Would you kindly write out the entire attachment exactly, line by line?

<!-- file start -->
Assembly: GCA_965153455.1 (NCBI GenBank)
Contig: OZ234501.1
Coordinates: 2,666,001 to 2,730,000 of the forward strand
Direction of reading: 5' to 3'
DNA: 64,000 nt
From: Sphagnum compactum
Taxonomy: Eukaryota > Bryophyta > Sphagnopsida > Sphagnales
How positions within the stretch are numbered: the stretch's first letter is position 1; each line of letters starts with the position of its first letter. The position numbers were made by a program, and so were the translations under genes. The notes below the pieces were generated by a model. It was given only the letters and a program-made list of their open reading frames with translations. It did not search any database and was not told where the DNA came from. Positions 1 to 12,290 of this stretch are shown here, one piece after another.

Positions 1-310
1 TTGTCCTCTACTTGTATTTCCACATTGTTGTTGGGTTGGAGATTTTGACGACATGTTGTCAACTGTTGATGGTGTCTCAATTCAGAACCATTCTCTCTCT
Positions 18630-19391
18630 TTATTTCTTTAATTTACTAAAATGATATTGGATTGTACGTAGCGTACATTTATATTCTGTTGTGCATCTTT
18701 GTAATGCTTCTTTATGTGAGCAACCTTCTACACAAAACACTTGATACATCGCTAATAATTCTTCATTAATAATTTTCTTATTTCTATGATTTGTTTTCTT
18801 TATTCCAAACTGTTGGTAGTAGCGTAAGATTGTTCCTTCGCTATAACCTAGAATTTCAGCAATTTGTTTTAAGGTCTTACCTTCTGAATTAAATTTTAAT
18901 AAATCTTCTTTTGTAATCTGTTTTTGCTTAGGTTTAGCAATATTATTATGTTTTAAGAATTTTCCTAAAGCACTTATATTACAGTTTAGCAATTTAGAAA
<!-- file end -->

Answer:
Assembly: GCA_965153455.1 (NCBI GenBank)
Contig: OZ234501.1
Coordinates: 2,666,001 to 2,730,000 of the forward strand
Direction of reading: 5' to 3'
DNA: 64,000 nt
From: Sphagnum compactum
Taxonomy: Eukaryota > Bryophyta > Sphagnopsida > Sphagnales
How positions within the stretch are numbered: the stretch's first letter is position 1; each line of letters starts with the position of its first letter. The position numbers were made by a program, and so were the translations under genes. The notes below the pieces were generated by a model. It was given only the letters and a program-made list of their open reading frames with translations. It did not search any database and was not told where the DNA came from. Positions 1 to 12,290 of this stretch are shown here, one piece after another.

Positions 1-310
1 TTGTCCTCTACTTGTATTTCCACATTGTTGTTGGGTTGGAGATTTTGACGACATGTTGTCAACTGTTGATGGTGTCTCAATTCAGAACCATTCTCTCTCT
Positions 18630-19391
18630 TTATTTCTTTAATTTACTAAAATGATATTGGATTGTACGTAGCGTACATTTATATTCTGTTGTGCATCTTT
18701 GTAATGCTTCTTTATGTGAGCAACCTTCTACACAAAACACTTGATACATCGCTAATAATTCTTCATTAATAATTTTCTTATTTCTATGATTTGTTTTCTT
18801 TATTCCAAACTGTTGGTAGTAGCGTAAGATTGTTCCTTCGCTATAACCTAGAATTTCAGCAATTTGTTTTAAGGTCTTACCTTCTGAATTAAATTTTAAT
18901 AAATCTTCTTTTGTAATCTGTTTTTGCTTAGGTTTAGCAATATTATTATGTTTTAAGAATTTTCCTAAAGCACTTATATTACAGTTTAGCAATTTAGAAA